This year the unions torpedoed a bill (introduced by Democratic State Sen. Alex Padilla) that would have made it easier for districts to fire teachers who molest students. Same for legislation to strip pensions from teachers who have sexual relationships with students. The unions claimed the bills infringe on due process and First Amendment rights.
Ms. Romero did manage to get "one past them and it was a big one." In 2010, her last year in the Senate, she wrote the nation's first "parent trigger" law allowing parents to take over underperforming schools and transform them by gathering a majority of parent signatures.
Republican Minority Leader Bob Huff agreed to bring along GOP members, so she needed to round up only five Democrats. Ms. Romero enlisted Senate President Darrell Steinberg, whom she had mentored, to help her. They locked down the Senate in the dead of night to pass the bill.
The unions exacted revenge by bulldozing Ms. Romero's bid for state superintendent of schools later that year. They ran ads calling her a"dangerous" tool of "wealthy charter school advocates" and bankrolled her opponent, the reliably antireform Democrat Tom Torlakson. He won.
And the unions continue to fight furiously against the trigger law's implementation. Union members intimidated parents who attempted to take over McKinley Elementary in Compton two years ago, demanding that the parents bring photo IDs to the school; some of the parents were illegal immigrants.
Such blunt-force tactics are no worse than those Ms. Romero saw in the legislature. When she ran bills on law enforcement and prisons that dealt with officers' disciplinary records and falsification of evidence, the unions "would stack the rooms with officers in full uniform. It's all part of the intimidation. They're all looking at you."
As for the nurses union, well,"everybody loves nurses. But if you go to Sacramento, you see a whole different side." Ms. Romero recalls partnering with Mr. Huff on a bill to let non-nurses administer the drug Diastat to epileptic children experiencing seizures. The nurses tried to euthanize the bill, she says, because they "wanted to insist that every school have a nurse."
"They'd rather see a little kid go into a coma possibly, wriggle on the floor," she says. "Nobody can help. Just call 911. It's heartless." Fundamentally, "it was a jobs issue" to the nurses union. "Everything is a jobs issue, and more than that, it is a membership issue, and more than that it is a dues issue. Pure and simple. How do you grow dues?"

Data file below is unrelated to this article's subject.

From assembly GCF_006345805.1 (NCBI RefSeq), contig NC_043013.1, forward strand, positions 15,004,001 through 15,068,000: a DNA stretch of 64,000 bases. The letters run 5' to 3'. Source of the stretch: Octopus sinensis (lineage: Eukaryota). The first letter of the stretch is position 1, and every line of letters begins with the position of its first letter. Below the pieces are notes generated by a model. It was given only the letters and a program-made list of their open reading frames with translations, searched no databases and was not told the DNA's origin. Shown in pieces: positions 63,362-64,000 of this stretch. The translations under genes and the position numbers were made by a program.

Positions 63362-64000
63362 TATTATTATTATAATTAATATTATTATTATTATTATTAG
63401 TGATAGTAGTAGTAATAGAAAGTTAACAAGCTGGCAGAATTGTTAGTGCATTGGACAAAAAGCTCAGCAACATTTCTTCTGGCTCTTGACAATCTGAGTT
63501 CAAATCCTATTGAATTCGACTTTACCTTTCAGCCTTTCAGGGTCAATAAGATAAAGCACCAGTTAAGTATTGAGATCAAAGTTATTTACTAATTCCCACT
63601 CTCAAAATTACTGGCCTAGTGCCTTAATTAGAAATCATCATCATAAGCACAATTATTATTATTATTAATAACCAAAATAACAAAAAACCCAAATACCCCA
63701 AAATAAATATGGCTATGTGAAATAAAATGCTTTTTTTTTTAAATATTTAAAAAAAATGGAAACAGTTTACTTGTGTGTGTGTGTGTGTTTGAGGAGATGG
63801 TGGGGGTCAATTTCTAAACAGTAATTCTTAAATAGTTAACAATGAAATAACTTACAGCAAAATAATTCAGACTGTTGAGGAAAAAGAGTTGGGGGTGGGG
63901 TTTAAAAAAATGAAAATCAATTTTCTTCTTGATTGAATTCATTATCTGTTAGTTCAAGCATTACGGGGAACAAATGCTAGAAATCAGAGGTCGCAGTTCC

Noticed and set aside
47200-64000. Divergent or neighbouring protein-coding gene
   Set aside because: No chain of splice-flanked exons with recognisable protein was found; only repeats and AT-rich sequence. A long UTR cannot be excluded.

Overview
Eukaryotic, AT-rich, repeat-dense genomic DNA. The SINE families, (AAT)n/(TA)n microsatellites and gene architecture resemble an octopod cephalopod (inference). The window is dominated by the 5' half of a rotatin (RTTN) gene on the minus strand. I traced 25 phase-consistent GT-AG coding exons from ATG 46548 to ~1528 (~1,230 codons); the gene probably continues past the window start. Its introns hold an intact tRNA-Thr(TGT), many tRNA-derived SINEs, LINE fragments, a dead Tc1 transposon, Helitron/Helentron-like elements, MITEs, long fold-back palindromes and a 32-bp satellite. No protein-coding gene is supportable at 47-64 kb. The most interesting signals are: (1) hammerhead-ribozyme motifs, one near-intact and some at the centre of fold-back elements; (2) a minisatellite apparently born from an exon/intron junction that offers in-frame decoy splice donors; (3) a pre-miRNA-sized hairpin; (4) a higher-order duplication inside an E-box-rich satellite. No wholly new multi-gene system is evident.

Unlike nonprofits, political parties, corporations and Super PACs, unions don't need to raise money since they can finance their political activities through automatic payroll deductions. Consider: There are more than 300,000 California Teachers Association members, and each pays about $170 annually in non-agency fees. That works out to about $50 million each year to throw around—and that's just the teachers.
Ms. Romero believes the only way to bring down the public unions—and "they will be brought down, they must be brought down"—is to go after "what feeds the beast." In other words: payroll deductions.
Ms. Romero has thrown her support behind a ballot initiative this fall (Prop. 32) that would bar unions from withholding money from worker paychecks to finance political activities. Unions could still deduct agency-shop fees, which go strictly toward collective bargaining and administrative expenses, but they'd have to ask their members to contribute to the unions' political action committees—just like any other political-advocacy group.
"If we don't deal with how the beast is fed, and what maintains that, and what gives it status and opportunity to run roughshod over the educational lives and futures of six million kids in California, then shame on us," she says. "It's do or die. And I've talked to a lot of Democrats," many of whom have been supportive in private. But "they are just afraid to come out" publicly for it.
Unions spent $90 million to defeat similar payroll-deduction measures in 1998 and 2005, and they have already put up more than $24 million to sink this year's initiative. They're now running radio ads speciously claiming that the proposition is stuffed with "special exemptions for oil companies and Wall Street and those secret campaign Super PACs" who want to silence "working Californians." But it's telling, as Ms. Romero notes, that the ads don't mention unions.
Supporters such as Stanford physicist Charles Munger Jr. and former Secretary of State George Shultz have raised a mere $4 million to back the initiative, but Ms. Romero is confident that it will pass simply because "it is a sensible measure." The initiative has dropped 10 points in a Pepperdine University poll since unions began blasting ads a few weeks ago, although it's still ahead by 24.
"If you keep putting more money into the same system, we're going to keep getting the same result. And that's the definition of insanity. Nothing ever changes," she laments. "I do think, honestly, out of crisis comes opportunity. And with education you almost have to reach bottom before you can pick up."
Perhaps the only way California voters can save their state is to cut up unions' and lawmakers' credit cards this fall. Ms. Romero is sharpening the scissors.